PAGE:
The two loudest sounds known to man: a gun that goes bang when it is supposed to go click and a gun that goes click when it is supposed to go bang.

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    Default nice photos

    That is some nice country, and a pair of good looking boats. Michael, my computer is slower than mud, so will try to open the link a bit later at work.
    Our main use for the boats is river crossings. Depending on where we can get to, and how good or bad the water is, will determine how far down we'll go.
    The trip out should be rather short, so I would guess a couple of contractor bags, if we had meat, should suffice. Like I said, we should not be on the water for more than a couple of hours on any day we are in the boats.
    I need to plan for c-lll water. If it is smoother than that I'd be happy, but can't depend on it. Not sure in that case the Ally is the way to go, but will look a bit harder at it too.

  9. #9
    webmaster Michael Strahan's Avatar
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    Default

    The concern I have with the Ally canoe is how well it might fare on shallow rocky rivers with heavy loads. That skin material is stretched over a frame, and if the boat impacts the bottom you could tear a hole in the fabric. Of course our water levels in the fall are often low and so this becomes a larger issue during hunting season.

    But if you're just using them for river crossings, you might be okay.

    Your comment about Class III water is also something to consider, and in that case I would certainly go with an inflatable, possibly rigged as an oar boat for better control. My thinking is that you will need two boats, due to the meat and gear loads you'll carry. It's hard for one man with a paddle to control a heavily-loaded canoe in Class III water.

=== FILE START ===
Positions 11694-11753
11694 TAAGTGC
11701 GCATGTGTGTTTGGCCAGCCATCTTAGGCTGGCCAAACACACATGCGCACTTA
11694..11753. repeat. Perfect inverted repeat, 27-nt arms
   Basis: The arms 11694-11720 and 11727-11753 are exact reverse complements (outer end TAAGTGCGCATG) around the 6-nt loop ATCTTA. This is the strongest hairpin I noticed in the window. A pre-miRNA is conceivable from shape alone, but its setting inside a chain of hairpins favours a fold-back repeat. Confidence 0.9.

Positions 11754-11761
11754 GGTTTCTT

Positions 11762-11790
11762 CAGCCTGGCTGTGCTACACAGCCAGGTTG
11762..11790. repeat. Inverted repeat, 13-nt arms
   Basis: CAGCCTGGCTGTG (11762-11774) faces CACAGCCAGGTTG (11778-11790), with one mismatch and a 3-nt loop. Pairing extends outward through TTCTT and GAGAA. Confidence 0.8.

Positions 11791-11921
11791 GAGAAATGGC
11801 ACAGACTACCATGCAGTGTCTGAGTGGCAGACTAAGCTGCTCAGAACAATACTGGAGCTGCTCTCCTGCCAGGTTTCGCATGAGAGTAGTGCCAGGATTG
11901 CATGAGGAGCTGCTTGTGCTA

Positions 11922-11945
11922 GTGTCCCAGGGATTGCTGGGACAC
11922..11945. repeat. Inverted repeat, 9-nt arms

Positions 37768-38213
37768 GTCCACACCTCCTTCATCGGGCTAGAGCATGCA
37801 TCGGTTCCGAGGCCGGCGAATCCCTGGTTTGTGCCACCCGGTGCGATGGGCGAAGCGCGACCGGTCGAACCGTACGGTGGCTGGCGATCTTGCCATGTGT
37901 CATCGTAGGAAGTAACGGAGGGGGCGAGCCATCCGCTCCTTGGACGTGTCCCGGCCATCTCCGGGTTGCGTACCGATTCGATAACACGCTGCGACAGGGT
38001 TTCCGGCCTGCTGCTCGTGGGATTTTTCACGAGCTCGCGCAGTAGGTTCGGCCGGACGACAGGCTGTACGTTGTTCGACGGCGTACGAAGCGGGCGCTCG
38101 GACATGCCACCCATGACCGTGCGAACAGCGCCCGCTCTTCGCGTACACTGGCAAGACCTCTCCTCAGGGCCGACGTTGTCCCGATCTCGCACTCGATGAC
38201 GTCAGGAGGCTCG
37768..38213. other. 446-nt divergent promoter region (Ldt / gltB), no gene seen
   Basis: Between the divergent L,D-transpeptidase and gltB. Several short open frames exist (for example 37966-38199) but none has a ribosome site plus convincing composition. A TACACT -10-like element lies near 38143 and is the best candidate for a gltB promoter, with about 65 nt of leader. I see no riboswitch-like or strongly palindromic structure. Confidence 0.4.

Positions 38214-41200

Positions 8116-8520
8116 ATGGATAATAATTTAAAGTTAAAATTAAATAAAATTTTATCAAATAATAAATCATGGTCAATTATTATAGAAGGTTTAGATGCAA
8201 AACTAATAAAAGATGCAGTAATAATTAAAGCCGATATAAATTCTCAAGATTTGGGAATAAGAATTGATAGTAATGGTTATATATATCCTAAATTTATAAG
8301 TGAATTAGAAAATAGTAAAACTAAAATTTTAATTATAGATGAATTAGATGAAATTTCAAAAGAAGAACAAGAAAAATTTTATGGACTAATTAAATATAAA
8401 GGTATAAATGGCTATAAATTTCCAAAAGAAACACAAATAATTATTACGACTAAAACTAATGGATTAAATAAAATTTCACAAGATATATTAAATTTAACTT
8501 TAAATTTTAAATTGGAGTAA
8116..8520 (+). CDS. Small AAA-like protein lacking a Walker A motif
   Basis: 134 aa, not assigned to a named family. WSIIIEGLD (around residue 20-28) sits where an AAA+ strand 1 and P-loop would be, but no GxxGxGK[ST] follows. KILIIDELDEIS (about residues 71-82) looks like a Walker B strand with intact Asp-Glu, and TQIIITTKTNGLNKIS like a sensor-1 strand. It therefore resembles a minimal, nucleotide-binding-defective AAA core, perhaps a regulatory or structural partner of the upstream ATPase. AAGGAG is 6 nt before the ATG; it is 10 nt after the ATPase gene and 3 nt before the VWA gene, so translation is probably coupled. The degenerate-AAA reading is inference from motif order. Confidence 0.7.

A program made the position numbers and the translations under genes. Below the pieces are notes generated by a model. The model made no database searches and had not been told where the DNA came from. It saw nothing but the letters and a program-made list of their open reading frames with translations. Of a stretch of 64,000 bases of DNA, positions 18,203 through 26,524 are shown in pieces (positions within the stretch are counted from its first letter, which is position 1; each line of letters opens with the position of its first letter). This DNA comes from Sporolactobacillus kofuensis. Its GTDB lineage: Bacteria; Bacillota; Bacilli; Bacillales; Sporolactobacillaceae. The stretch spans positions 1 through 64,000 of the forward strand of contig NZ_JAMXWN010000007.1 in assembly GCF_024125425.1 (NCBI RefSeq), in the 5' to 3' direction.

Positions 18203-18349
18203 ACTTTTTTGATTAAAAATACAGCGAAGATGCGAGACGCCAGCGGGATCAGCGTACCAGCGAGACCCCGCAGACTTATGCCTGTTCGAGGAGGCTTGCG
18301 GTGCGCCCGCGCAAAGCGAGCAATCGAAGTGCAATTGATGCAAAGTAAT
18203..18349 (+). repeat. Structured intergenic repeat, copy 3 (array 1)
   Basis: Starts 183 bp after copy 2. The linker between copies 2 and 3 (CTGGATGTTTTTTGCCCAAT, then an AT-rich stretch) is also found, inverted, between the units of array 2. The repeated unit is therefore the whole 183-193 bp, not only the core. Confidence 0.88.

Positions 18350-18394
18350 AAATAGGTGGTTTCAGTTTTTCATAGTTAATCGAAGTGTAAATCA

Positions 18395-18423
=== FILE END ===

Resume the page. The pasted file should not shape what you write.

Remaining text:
-Mike
    LOST CREEK COMPANY: Specializing in Alaska hunt consultation and planning for do-it-yourself hunts, fully outfitted hunts, and guided hunts.
    CLICK HERE to send me a private message.
    Web Address: http://alaskaoutdoorssupersite.com/hunt-planner/
    Mob: 1 (907) 229-4501
    "Dream big, and dare to fail." -Norman Vaughan
    "I have climbed my mountain, but I must still live my life." - Tenzig Norgay

  10. #10

    Default Grabners

    You can also look into the Grabner line up. They make a very good boat, I would suggest the "Outside" , I have the "Power" which is the Outside with a hard transem for motorized use. I floated it ~15 miles down the Kanuti then put it in it's back pack and packed it and gear out overland.

    I also have an Aire Traveller and like that boat for many reasons but it is slightly heavier and bulkier for hauling around.

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    Default 2 men, one boat

    My idea was 2 men in one boat. I thought, due to my old canoe days, that it would be better in big water than one man in 2 boats. I know there are some small, lightweight boats out there, but are they as stable as the 2 man boats we are talking about?
    I was thinking either canoe or kayak paddles due to weight and thought oars would be too heavy. Would oars require a rowing frame and therefore additional weight?
    I honestly think our gross weight will be less than 700lbs. That's 2 guys at <360, 2 packs at <100, and if we get meat, it will be less than 200lbs. I only had a second to look at the boat comparison. Will try to look again tomorrow.

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    Member danattherock's Avatar
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    Default

    Quote Originally Posted by Ak River Rat View Post

    Would oars require a rowing frame and therefore additional weight?

    .

    Depending on your load and river, you may find it easier to use a SOAR with a kayak paddle. The Pro Pioneer has bigger tubes and that could be an issue, but I don't know as I have not used one. But the larger the tube, the less likely a kayak paddle would work out. Perhaps if using a standard size SOAR, Grabner, etc.. you would get by fine with a kayak paddle. Maybe some folks using these boats will chime in on this. But if looking for oars, consider the oar saddle. This would take away much of the bulk/weight of a frame. Link below...

    http://www.oarsaddle.com/backwater.html